Friday 14 February 2014


A new name has emerged in the race for the Tory Leadership.   Frank Coleman, scion of the well-known Newfoundland business family, has confirmed to the media that he is interested in the job.  A decision is imminent.

People who know Frank Coleman personally (I do not) describe him as bright, analytical and thoughtful.  The same people describe him as possessing a charisma that is “quiet and reserved”.  In all likelihood they are fans.

Even if this picture is only partly correct, Coleman would not be making this decision on a whim; he would have the overwhelming support of the P.C. Caucus.  More likely, their support is unanimous.

Coleman’s expression of interest in the role of Premier is significant and not just because he wasn’t on the media’s list. 

Frank Coleman is being courted. 

Monday 10 February 2014


The buzz at last week’s Pre-Conference Hearing was the sudden change of attitude exhibited by the Fortis Inc. subsidiary, Newfoundland Power (NP). 

The Company filed an Intervener Submission to the PUB which is investigating Black-Out 2014.   Its fifth question was loaded.  It was brief; but it was a bomb-shell.  It asked: 

                 5. What measures are required to ensure reliability and security of power supply to
         customers on the Island Interconnected System, including Newfoundland Power
                     and its customers, after the Labrador in-feed and Maritime link become
                     operational? (Emphasis added)

 What had Newfoundland Power implied?  It lacked faith in Nalcor’s power generation strategy. It doubted its ability “to ensure reliability and security of power…” after Muskrat Falls is completed.

The Company had broken ranks with Nalcor.  It was a watershed moment. What may have been imperceptible to many represented a seismic shift in the Newfoundland centered universe, at least as far as Muskrat Falls is concerned.  

Ian Kelly, Newfoundland Power’s Legal Counsel, summed up the Company’s position this way:

“We want to make it clear Newfoundland Power is not questioning the decisions to develop Muskrat Falls or to build the Maritime Link ... those decisions have been made.

“What the board should examine is how reliability and security of supply will be assured after the commissioning of Muskrat Falls and after the decommissioning of Holyrood.”

Am I reading Ian Kelly’s words accurately?  What did he say, again?  ”…those decisions have been made”.  In other words, we at Newfoundland Power did not necessarily agree with them but you, Nalcor, have sealed your own fate; those were your decisions!

Friday 7 February 2014


Occasionally, I receive comments from readers who don't put them on this Blog.  Their best value is when they are shared.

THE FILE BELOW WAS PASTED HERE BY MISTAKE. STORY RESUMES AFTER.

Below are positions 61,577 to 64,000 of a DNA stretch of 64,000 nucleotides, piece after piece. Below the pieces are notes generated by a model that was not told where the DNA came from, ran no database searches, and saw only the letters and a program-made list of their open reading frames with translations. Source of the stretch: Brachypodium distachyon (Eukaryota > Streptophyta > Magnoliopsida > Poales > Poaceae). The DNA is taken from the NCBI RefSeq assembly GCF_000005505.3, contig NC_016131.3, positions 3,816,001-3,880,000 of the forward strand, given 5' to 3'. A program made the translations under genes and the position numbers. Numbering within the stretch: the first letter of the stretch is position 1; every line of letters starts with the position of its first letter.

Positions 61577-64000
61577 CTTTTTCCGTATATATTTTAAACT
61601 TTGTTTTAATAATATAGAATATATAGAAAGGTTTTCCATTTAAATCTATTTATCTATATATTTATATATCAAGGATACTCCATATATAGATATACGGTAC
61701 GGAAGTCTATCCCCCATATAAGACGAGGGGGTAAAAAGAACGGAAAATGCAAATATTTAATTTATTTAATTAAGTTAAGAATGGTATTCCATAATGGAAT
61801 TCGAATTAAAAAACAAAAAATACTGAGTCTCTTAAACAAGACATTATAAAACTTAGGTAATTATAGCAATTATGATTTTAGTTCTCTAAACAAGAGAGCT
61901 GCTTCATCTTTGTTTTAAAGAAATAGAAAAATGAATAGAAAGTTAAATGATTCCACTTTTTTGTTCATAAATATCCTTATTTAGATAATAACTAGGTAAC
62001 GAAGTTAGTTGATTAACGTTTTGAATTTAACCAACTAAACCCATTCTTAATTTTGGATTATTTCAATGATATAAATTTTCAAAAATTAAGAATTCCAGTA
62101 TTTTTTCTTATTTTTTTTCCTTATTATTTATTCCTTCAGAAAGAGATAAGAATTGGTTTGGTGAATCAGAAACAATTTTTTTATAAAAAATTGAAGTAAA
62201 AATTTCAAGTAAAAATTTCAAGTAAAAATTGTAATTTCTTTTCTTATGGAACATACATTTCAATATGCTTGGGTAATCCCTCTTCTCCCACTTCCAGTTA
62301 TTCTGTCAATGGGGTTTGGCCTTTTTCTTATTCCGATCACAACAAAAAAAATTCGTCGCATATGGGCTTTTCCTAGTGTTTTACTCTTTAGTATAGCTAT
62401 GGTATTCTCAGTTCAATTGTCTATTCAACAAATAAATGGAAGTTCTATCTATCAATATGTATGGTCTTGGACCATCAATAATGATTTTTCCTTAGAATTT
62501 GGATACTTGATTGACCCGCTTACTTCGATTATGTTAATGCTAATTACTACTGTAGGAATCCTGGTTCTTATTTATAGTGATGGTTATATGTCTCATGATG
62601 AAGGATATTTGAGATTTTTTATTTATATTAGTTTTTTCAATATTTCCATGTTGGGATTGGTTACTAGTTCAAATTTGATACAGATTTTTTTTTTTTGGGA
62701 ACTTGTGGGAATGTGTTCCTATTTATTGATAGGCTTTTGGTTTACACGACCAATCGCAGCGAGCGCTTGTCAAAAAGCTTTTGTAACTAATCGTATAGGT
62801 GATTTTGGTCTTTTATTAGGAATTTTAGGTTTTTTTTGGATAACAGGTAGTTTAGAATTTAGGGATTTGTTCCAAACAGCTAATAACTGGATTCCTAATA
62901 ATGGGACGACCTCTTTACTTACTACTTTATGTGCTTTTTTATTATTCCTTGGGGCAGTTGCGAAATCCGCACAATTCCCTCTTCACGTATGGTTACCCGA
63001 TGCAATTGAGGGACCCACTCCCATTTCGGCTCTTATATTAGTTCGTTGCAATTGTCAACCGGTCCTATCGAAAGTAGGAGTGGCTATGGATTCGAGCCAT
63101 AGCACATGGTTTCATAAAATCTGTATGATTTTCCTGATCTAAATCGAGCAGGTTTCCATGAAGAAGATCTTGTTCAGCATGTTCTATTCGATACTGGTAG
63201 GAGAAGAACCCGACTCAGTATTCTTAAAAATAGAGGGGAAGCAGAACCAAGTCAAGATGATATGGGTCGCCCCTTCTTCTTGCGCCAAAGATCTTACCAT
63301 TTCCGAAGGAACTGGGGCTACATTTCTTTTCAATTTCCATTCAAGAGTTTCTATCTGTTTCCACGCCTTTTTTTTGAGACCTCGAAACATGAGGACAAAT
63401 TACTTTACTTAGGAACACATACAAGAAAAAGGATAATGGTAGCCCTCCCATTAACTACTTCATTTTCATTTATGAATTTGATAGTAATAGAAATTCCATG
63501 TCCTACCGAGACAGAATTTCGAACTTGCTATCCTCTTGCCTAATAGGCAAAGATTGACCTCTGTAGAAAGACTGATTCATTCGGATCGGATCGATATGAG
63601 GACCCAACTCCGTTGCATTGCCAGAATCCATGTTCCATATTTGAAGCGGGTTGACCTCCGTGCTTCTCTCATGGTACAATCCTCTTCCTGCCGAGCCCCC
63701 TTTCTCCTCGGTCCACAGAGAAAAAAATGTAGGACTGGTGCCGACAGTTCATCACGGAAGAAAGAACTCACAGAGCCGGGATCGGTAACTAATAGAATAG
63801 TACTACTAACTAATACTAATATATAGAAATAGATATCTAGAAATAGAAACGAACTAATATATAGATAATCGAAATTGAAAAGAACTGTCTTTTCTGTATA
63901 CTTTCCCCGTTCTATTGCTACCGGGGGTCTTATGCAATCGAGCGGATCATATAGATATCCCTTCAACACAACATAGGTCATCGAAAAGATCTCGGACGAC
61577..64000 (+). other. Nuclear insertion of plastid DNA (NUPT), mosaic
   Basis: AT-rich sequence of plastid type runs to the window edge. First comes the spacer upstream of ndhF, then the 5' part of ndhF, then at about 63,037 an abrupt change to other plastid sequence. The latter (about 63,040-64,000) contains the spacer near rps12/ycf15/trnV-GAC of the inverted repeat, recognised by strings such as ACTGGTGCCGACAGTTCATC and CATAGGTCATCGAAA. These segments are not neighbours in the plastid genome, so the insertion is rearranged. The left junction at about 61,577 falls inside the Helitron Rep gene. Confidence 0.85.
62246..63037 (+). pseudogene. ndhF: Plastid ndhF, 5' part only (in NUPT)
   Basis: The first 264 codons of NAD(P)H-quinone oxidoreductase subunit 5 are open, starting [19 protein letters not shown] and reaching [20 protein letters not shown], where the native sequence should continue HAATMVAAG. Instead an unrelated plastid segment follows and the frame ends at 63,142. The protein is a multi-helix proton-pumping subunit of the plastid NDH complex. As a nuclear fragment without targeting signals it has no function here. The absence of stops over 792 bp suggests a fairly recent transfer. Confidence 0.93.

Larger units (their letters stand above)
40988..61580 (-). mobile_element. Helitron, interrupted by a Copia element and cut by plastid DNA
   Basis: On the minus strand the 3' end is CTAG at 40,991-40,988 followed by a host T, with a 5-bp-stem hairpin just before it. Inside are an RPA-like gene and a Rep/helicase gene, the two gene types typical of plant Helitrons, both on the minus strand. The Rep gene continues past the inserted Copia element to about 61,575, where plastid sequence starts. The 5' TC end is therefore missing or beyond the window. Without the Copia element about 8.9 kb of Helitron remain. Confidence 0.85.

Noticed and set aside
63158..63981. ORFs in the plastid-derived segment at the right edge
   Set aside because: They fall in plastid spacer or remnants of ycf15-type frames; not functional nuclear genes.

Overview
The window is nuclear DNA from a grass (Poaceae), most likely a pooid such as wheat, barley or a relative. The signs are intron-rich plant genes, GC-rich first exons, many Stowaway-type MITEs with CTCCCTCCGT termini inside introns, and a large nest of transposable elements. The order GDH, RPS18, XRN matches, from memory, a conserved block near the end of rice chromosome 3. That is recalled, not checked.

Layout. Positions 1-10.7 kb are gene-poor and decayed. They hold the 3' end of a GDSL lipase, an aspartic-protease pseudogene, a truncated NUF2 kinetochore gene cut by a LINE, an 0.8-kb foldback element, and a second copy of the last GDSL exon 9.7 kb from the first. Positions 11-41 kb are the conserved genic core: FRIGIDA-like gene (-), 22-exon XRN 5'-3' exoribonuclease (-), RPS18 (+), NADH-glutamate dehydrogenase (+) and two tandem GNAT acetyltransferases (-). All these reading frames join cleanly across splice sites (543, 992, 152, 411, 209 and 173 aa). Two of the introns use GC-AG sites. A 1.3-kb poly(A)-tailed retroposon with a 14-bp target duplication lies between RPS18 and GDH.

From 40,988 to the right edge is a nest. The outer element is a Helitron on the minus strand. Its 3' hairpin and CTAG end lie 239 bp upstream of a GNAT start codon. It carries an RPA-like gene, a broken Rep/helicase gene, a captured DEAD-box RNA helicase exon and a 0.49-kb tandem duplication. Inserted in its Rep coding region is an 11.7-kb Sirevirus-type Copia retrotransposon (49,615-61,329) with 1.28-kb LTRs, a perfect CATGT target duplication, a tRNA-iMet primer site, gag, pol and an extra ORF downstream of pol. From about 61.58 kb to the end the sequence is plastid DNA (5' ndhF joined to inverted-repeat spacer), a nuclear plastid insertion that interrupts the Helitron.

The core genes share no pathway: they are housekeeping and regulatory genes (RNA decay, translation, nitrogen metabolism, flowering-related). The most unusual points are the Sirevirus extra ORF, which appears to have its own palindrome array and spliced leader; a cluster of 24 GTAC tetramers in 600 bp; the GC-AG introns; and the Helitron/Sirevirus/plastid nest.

Recently a reader stated his views regarding my Submission to the PUB's Pre-Conference Hearing on Wednesday past.  In it I described suggested that the PUB consider the need for a 'back-up' system for Muskrat Falls among other issues.  

In reply, the reader offered his thoughts and proposed a gas turbine replacement for Holyrood.  

People such as Cabot Martin, former Adviser to several Premiers, and Dr. Stephen Bruneau of Memorial University proposed the idea two years ago. They argued that the natural gas option represented a less expensive and less risky option to the $7.7 billion Muskrat Falls Project. 

Ironically, natural gas-fired turbines may be the best 'back-up' system, too. 

Martin and Bruneau saw the advantage of maintaining power generation close to where the electricity is used. They hoped it would constitute a springboard to encourage development of Newfoundland and Labrador's offshore natural gas resources.   

Wednesday 5 February 2014


This Blogger joined with Cabot Martin, David Vardy and Ron Penney, among others, to ask that the Public Utilities Board expand the scope of its investigation into 'Black-Out' 2014.   The PUB held a Pre-Hearing Conference, on Wednesday, February 5, 2014 to allow the Board to hear from the public.  

I want to discuss what other Presenters said to the PUB in a forthcoming Blog Post.  

Today, I am posting the text of my remarks to the Hearing.  Hopefully, they will give you some insight into some of the key issues that, I believe, will affect our power security and supply in the future.  Anyone who believes 'outages' will be resolved with Muskrat Falls should think again.
If you agree, you can have your say, too.  It will take only a minute to send a short message to PUB Chairman Andy Wells at  Tell him the PUB's investigation needs to include those issues, too.

Monday 3 February 2014


The Office of the Consumer Advocate (CA) plays a useful role protecting the public from unsupported or excessive charges by our regulated utilities, Newfoundland Power and Newfoundland Hydro.

But, is an advocate’s sole role one that is directed towards keeping our power bills lower by a fractional percentage? 

I prefer to think of an advocate as an ‘activist’, a persistent ‘promoter’ of his mission, an ardent ‘defender’ of consumer interests; one who sees the big picture of change in the power industry, who is fearlessly determined not to let Government secrecy or bullying thwart him in the execution of his public duty.

This is not the image or the record of the current Consumer Advocate, Tom Johnson.